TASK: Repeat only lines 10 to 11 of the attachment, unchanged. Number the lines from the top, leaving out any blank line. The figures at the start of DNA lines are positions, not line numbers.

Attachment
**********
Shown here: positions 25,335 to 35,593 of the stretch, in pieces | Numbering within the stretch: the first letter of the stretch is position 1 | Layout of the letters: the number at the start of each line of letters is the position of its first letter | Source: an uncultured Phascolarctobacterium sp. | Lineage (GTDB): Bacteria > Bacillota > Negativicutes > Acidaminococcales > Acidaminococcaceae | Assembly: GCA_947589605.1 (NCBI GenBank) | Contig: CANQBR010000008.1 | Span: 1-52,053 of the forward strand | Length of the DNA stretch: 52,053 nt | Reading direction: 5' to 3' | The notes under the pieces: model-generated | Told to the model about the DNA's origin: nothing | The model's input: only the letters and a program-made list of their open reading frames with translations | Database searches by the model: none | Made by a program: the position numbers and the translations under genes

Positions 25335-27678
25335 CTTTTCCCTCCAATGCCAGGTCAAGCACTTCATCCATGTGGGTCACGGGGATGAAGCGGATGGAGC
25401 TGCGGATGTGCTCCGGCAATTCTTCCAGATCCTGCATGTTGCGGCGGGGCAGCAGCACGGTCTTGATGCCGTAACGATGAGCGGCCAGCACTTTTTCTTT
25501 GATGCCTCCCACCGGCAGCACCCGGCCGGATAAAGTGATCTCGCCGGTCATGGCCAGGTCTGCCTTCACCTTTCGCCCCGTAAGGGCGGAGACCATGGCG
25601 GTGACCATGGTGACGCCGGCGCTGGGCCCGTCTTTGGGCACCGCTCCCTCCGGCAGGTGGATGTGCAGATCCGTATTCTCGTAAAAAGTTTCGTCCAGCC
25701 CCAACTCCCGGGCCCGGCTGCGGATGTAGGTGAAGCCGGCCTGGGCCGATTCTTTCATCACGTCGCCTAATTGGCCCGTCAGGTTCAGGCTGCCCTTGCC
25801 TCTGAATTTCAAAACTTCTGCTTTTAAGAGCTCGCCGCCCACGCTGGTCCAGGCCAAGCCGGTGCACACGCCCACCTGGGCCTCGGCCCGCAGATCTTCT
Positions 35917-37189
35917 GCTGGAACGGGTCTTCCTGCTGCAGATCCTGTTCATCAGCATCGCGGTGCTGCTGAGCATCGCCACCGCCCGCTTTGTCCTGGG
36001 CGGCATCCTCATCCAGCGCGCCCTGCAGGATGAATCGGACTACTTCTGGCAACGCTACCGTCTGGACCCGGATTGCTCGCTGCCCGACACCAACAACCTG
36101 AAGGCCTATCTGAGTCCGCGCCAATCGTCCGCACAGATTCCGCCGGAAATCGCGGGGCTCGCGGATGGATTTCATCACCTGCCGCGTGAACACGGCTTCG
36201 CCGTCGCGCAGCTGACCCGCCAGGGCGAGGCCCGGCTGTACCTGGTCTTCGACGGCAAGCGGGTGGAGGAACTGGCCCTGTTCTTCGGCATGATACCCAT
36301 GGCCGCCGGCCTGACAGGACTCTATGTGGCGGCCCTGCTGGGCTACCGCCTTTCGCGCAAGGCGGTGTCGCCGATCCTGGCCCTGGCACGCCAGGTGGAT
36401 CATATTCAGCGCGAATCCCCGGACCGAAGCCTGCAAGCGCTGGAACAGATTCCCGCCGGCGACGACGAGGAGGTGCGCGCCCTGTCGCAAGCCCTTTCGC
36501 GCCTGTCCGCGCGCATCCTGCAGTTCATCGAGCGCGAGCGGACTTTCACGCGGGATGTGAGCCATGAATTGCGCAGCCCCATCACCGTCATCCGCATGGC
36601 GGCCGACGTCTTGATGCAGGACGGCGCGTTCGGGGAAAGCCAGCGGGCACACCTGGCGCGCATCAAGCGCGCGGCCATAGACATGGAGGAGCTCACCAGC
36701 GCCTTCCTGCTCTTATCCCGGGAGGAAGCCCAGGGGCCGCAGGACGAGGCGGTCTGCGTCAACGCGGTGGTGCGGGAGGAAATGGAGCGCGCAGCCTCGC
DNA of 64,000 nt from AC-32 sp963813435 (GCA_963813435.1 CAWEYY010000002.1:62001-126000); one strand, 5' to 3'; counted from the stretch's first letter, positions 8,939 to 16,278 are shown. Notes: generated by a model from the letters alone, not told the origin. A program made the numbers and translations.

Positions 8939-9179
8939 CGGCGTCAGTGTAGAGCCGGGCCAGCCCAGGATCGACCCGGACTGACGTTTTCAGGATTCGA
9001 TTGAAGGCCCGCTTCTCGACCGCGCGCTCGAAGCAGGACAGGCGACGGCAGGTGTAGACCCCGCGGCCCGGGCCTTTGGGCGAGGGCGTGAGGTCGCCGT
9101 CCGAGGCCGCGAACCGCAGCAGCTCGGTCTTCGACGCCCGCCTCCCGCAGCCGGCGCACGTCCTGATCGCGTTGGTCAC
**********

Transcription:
35917 GCTGGAACGGGTCTTCCTGCTGCAGATCCTGTTCATCAGCATCGCGGTGCTGCTGAGCATCGCCACCGCCCGCTTTGTCCTGGG
36001 CGGCATCCTCATCCAGCGCGCCCTGCAGGATGAATCGGACTACTTCTGGCAACGCTACCGTCTGGACCCGGATTGCTCGCTGCCCGACACCAACAACCTG